Legacy

How (and why) to tell your generosity story

Whether you realize it or not, treasures lie within the experiences you’ve had on your giving journey. Those experiences, as well as the values that led you toward them, are part of your testimony – the story God has given you to tell. And that story could change someone’s life.

This could be one of the most meaningful (and fun!) things you’ll do all year.

It could help your granddaughter avoid a costly mistake with her inheritance. It could be the catalyst that sparks your friend’s journey toward a life-changing mission. And it might help you discover a greater sense of purpose as the bigger picture of God’s story for your own giving is revealed.

So how do you get started sharing about what God has taught you? We’ve created a worksheet with the basics for crafting a compelling story. This fun and rewarding exercise is a way to look at your life as an ever-evolving story, whether your giving journey is just beginning or you’ve been practicing generosity for years.

Download the worksheet, or keep reading below for instructions.

Ready to craft your unique generosity story?

  1. Outline your life experiences: Take a moment to jot down your most significant, life-defining experiences. It may help to do this visually. Draw a line and imagine it represents your life. In the space above the line, write your high points – the joyful events, triumphs, good decisions, and unexpected blessings in your life. In the space below the line, write your low points – the tragedies, trials, disappointments, failures, and pain that have impacted you.

    Despite all the challenges of this season, God is capable of using our giving to transform hearts (including our own) in a way that the world has never seen. We pray that this year-end is generosity’s finest hour. And we hope that everyone who is called to give will too.
  2. Reflect on your giving journey: Consider how your life experiences have impacted your journey of generosity. Has God used different circumstances to prepare you for your life’s mission? How does what you’ve been through affect the way you give? Do you see a connection between your experiences and the causes you care about? Has a Scripture impacted your perspective of generosity? What are some of your most significant moments in giving, both good and bad?
  3. Do your research: Using your discoveries from exercise 1 and 2, make a list of your most defining experiences in life and in giving, and use them to create a timeline with dates, names, amounts, and any other specifics you can add. You may need to do some research to get your facts straight.

    Doing your research and adding these details helps put your experiences in context and connects the dots –  for you and for your audience. For example, you might discover that the day you decided to dedicate your life to running the food bank was exactly two years before the pandemic hit – just enough time for God to prepare you for the biggest mission of your life.
  4. Consider your characters: Make a list of the people who have had the greatest influence in your life and your giving. Start with the names you discovered in your research and add any others that come to mind. How will you include these characters and honor their role in your story? Can you remember an important conversation with someone that you could include as dialogue in your story? Can you interview one of these characters to get their point of view of your experience?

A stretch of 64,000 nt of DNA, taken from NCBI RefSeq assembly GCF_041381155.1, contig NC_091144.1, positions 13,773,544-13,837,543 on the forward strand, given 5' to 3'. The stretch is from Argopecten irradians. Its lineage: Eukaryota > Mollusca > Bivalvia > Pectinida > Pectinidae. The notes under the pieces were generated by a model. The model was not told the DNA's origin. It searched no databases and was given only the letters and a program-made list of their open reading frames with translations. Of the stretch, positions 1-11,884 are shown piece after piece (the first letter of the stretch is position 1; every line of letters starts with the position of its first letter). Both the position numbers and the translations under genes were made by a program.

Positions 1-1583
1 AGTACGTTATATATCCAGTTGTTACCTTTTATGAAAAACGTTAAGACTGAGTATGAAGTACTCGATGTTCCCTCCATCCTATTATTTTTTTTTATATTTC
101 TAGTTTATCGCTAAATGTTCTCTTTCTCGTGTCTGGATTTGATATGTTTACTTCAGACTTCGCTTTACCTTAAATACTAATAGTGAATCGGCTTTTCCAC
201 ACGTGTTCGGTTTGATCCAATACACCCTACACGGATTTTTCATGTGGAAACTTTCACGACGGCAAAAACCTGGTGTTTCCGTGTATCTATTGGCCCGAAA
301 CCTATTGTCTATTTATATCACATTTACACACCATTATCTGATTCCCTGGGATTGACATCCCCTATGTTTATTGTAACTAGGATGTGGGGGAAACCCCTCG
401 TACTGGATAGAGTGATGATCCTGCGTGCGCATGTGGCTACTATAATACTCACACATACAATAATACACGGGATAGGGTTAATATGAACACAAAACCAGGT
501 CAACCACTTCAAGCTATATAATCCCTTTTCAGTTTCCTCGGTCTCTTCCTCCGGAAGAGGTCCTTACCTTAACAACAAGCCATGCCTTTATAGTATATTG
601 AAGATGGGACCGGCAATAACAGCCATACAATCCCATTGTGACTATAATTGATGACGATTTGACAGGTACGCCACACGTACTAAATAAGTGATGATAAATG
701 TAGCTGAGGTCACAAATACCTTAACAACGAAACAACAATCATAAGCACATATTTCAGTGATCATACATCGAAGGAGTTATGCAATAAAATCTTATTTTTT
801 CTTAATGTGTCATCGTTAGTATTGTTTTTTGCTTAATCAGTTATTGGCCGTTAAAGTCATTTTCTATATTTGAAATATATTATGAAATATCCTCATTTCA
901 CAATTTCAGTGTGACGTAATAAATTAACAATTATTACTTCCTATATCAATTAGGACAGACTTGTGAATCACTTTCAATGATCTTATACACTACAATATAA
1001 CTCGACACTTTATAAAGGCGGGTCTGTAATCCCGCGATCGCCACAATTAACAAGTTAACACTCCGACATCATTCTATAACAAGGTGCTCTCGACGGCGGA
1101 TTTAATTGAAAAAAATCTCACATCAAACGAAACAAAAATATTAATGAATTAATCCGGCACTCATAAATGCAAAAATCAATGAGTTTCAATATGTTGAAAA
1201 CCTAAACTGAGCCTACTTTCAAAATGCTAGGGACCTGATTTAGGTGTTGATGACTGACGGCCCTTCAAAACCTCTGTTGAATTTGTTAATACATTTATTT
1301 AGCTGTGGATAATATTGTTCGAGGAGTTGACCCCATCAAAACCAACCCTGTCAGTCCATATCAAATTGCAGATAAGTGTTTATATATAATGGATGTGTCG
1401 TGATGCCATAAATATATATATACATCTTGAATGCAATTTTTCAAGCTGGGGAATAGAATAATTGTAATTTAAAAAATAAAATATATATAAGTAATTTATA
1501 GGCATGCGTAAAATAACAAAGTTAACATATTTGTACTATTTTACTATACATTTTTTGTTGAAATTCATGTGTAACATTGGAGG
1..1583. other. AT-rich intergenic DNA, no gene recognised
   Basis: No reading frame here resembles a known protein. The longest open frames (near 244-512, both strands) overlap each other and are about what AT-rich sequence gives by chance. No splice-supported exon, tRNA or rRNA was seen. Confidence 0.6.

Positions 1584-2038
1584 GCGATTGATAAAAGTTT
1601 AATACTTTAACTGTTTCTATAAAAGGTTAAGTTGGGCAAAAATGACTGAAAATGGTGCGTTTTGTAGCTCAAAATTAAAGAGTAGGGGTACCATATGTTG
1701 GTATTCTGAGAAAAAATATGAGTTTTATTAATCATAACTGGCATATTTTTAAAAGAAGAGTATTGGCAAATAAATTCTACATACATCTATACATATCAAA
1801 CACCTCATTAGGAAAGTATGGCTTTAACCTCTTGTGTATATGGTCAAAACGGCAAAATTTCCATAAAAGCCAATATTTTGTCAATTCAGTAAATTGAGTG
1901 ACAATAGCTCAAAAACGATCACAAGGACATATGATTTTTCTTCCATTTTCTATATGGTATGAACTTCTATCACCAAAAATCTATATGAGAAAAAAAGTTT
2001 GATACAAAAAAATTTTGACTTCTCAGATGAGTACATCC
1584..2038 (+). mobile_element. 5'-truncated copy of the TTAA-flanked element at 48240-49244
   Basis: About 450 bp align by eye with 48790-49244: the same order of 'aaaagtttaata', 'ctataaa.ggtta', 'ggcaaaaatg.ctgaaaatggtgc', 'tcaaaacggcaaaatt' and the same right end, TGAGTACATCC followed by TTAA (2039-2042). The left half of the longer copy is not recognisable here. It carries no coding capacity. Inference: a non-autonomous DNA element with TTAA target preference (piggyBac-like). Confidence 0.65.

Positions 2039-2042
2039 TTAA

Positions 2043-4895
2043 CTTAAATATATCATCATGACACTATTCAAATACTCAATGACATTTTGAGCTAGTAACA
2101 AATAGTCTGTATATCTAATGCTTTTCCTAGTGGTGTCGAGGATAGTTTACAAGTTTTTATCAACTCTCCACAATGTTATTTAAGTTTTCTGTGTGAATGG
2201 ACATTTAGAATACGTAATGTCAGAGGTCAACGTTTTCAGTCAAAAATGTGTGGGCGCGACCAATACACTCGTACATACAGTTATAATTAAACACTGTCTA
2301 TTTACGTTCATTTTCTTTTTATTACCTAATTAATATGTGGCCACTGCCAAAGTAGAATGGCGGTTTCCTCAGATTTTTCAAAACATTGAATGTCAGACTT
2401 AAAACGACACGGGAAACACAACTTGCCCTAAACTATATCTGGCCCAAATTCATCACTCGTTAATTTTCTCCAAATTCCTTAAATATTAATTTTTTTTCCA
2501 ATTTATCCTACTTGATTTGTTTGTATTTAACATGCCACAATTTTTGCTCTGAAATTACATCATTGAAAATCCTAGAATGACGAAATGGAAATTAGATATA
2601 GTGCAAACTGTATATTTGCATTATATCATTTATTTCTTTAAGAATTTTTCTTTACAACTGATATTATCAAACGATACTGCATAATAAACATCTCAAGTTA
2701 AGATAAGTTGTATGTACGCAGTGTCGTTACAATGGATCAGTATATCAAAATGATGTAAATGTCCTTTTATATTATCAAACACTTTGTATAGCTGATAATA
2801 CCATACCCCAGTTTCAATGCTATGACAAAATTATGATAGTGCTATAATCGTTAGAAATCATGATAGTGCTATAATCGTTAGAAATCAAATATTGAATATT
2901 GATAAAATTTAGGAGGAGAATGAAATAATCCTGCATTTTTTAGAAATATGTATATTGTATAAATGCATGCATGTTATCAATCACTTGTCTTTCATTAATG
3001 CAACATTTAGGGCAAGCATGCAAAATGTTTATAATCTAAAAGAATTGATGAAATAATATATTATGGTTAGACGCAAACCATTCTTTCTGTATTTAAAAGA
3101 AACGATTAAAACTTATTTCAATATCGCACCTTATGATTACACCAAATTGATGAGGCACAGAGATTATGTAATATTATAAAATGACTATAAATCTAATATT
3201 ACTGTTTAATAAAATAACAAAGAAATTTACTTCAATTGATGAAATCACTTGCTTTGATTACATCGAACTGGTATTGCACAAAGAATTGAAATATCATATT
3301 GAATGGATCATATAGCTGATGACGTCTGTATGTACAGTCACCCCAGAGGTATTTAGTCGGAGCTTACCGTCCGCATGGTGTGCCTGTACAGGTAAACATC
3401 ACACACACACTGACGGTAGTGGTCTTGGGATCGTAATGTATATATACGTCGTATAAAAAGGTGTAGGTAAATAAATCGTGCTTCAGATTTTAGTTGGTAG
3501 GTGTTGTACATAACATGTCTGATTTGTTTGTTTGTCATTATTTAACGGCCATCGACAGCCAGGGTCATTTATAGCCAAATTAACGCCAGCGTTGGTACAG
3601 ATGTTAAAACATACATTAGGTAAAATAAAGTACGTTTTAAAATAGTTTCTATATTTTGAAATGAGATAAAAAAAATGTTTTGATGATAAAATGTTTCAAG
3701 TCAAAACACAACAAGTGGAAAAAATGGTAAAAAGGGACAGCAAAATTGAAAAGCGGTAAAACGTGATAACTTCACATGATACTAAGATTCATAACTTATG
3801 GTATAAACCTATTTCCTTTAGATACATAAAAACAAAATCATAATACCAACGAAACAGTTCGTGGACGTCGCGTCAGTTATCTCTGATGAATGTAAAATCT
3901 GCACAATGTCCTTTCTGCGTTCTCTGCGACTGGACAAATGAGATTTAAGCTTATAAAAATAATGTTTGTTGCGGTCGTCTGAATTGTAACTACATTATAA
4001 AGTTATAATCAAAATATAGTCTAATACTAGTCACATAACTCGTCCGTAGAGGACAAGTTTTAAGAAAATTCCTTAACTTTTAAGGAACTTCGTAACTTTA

And don’t forget the characters who seem to have played a small role. For example, the person who went out of their way to take you to church every Sunday because your parents didn’t go. What would your story be without them now? As a busy adult, do you better understand the sacrifice they made? Are you that character in someone else’s life now? Will your children understand how important it is to write themselves into someone’s life, even in a small way?
  5. Craft and tell your story … from the heart: In its most basic form, your giving story is simply your personal narrative of when, why, and how generosity has become part of your journey in life. Hopefully, these exercises have helped you look at that journey in a deeper way. As you start to write or record your story, remember that it takes much more than facts, dates, and descriptions to create an emotional connection with your audience. People want to know how you felt!

    So, be as honest and authentic as you can. When you share your pain, failures, and doubts, your storytelling becomes an intimate experience that draws people in. You can’t tell a good story without conflict. God uses conflict to build character, and this is what you want to pass on. 

Once you’ve completed all these steps, you should have a better grasp on your giving journey from a storytelling perspective. Now, it’s time to look and pray for opportunities to share it. A good place to start is your local NCF team. Other important people who need to hear it might include: Your spouse, your children and grandchildren, your parents or older family members, your pastor, your business partner, your employees, young people you mentor, and ministry leaders of the charities you support.

As the author and finisher of your faith continues to shape your story, we hope these exercises will help you continue to document it and empower you to share it along the way.

You have a story worth telling. Steward it well.


Contact your local NCF team

Up Next

Do you need a Giving Fund? This quiz will help you find out

Read Now

Sign up for our
Saturday 7 email digest

Join close to 50,000 subscribers who receive our email digest of
the week's top stories from ncfgiving.com. We call it Saturday 7.

Read our privacy policy

×